Next: Basel, City of Art

Wednesday, August 22, 2012

BUDAPEST PART 6: Hungarian Smiles

Budapest is a city with a very quirky personality. It's not exactly where I would expect to see a Hawaiian Santa in late May:

Or a steel building encased in a glass shell in a courtyard otherwise ringed by two-hundred-year-old structures.
However, Chris and I weren't too surprised to see Wolfgang sharing his chocolates:
. . . and somehow these door ornamentations seemed to fit the personality of the city.

On the other hand, it seems that the Hungarian sculptors are a bit clueless as to exact body proportions, although I can certainly relate to that hippy woman on the right:

This is Jozsef Attila.  Never heard of him?  Me neither, but he is one of the best and most famous Hungarian poets of the 20th century.  He was schizophrenic and committed suicide at age 32.
I was touched by the little memorial of red flowers, a red candle, and a red band strapped to Attila's wrist:

I'm always on the look-out for wedding parties when we travel in Europe.  They find the most romantic places for pictures.  Alongside the Danube in the waning light of day is a beautiful setting, don't you agree?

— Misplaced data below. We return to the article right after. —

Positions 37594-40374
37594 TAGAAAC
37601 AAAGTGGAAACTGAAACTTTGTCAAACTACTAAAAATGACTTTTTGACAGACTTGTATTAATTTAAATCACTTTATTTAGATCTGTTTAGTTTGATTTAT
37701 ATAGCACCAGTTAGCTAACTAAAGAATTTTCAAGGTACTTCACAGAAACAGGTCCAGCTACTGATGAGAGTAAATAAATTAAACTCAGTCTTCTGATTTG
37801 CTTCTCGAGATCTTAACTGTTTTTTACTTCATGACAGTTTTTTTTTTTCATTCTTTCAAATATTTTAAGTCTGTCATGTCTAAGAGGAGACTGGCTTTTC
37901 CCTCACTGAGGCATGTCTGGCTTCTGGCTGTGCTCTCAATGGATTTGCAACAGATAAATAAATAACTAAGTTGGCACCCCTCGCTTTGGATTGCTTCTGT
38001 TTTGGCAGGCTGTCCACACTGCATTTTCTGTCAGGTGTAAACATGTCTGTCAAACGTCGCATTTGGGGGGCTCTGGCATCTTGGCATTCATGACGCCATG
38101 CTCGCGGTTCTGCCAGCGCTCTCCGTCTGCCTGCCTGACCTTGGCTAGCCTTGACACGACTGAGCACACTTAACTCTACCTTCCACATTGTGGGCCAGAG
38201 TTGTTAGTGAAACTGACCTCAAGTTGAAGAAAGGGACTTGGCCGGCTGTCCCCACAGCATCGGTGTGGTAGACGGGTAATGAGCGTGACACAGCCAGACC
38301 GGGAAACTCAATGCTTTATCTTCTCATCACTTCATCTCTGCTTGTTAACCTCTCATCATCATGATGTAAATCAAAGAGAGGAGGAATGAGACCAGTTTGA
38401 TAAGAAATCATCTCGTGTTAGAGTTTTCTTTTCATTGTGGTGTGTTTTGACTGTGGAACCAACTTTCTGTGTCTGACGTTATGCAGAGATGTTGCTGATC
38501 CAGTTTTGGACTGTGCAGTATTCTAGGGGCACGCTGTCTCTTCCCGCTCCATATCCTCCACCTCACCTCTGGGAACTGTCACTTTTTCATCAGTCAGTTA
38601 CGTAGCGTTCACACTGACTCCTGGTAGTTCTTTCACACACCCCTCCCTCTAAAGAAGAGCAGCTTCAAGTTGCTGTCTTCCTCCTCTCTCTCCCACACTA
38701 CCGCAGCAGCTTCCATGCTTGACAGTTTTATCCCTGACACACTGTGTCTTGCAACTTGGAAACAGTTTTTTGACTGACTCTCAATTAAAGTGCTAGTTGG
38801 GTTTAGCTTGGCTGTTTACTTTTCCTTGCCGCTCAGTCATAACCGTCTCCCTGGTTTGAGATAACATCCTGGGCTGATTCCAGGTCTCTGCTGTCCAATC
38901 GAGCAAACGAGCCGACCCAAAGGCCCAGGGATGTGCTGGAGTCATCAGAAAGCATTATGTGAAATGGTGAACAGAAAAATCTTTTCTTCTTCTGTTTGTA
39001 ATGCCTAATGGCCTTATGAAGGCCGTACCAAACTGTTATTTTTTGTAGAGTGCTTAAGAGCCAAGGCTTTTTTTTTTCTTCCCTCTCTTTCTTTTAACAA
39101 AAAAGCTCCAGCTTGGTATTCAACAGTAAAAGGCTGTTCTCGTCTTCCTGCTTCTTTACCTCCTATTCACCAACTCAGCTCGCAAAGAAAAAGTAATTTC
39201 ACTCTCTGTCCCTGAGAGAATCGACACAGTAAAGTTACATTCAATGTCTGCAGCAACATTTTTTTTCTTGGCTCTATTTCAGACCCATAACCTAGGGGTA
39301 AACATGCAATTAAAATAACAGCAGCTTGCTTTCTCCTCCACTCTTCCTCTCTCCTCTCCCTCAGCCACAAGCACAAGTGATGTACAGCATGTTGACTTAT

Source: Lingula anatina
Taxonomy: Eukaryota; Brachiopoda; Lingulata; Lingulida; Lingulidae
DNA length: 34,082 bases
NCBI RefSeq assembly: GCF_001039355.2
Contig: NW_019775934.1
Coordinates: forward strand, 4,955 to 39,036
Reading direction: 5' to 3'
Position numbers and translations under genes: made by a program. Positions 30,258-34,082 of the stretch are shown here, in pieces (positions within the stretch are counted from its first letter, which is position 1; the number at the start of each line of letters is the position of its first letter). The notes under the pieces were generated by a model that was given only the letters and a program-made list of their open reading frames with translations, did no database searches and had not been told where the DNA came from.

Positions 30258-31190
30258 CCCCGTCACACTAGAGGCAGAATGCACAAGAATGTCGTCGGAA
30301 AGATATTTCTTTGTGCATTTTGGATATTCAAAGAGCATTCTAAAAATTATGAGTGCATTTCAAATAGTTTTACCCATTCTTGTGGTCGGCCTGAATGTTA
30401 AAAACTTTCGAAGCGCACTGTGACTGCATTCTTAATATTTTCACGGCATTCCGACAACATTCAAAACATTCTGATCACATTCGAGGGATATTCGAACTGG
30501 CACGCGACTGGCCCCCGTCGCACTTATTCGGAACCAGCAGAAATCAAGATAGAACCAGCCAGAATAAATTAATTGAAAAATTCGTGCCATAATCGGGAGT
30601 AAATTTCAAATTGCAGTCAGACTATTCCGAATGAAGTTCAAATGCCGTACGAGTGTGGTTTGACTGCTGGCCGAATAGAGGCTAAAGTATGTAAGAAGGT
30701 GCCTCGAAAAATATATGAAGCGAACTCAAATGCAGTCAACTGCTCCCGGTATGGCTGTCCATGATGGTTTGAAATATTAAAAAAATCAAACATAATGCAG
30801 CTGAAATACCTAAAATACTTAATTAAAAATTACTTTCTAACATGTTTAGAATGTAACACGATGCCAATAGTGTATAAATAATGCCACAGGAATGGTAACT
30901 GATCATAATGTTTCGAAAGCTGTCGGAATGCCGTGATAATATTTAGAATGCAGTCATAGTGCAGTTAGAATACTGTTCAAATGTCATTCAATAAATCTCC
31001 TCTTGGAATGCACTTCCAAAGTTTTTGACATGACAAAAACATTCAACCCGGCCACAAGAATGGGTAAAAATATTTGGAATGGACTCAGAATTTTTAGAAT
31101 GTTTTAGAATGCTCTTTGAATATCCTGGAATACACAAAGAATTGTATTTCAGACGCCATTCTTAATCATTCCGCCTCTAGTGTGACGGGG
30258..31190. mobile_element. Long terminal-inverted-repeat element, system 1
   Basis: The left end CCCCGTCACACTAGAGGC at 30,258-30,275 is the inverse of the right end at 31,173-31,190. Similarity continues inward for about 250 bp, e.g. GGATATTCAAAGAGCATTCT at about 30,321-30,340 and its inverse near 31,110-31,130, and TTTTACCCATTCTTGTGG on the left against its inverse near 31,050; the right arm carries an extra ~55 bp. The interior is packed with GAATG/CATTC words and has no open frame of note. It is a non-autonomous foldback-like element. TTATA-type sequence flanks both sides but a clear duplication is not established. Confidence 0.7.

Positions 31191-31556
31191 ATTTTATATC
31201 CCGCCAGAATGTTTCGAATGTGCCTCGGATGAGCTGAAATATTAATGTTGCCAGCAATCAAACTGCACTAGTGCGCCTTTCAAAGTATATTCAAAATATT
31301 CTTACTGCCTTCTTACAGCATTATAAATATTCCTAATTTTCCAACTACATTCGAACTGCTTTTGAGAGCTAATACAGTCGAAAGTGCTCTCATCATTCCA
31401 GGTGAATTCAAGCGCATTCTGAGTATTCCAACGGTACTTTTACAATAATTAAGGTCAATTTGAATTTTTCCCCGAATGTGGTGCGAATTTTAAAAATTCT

Aslan again!  Europeans sure do love their lions:

Two of these fellas guard the entrance to Budapest's famous Chain Bridge
Photo borrowed from here
In general, Hungarians also seem to like their dogs.  I'm not sure what this statue in the train station is supposed to signify, but I like it almost as much as . . .

. . . this impressive LIVE Hungarian sheepdog (he was huge) waiting outside a grocery store for his owner.

Then there were these ferocious beasts constructed of iron bars:

Bob and I were dwarfed by them.  I like how they are tethered to the building:

On a more pastoral and much gentler note, this shepherd plays his pipe for his sheep:

This portly policeman looked friendly enough, so Bob and Stan posed with him, and Bob even shared his hat:

The only thing better than eating gelato is BEING gelato: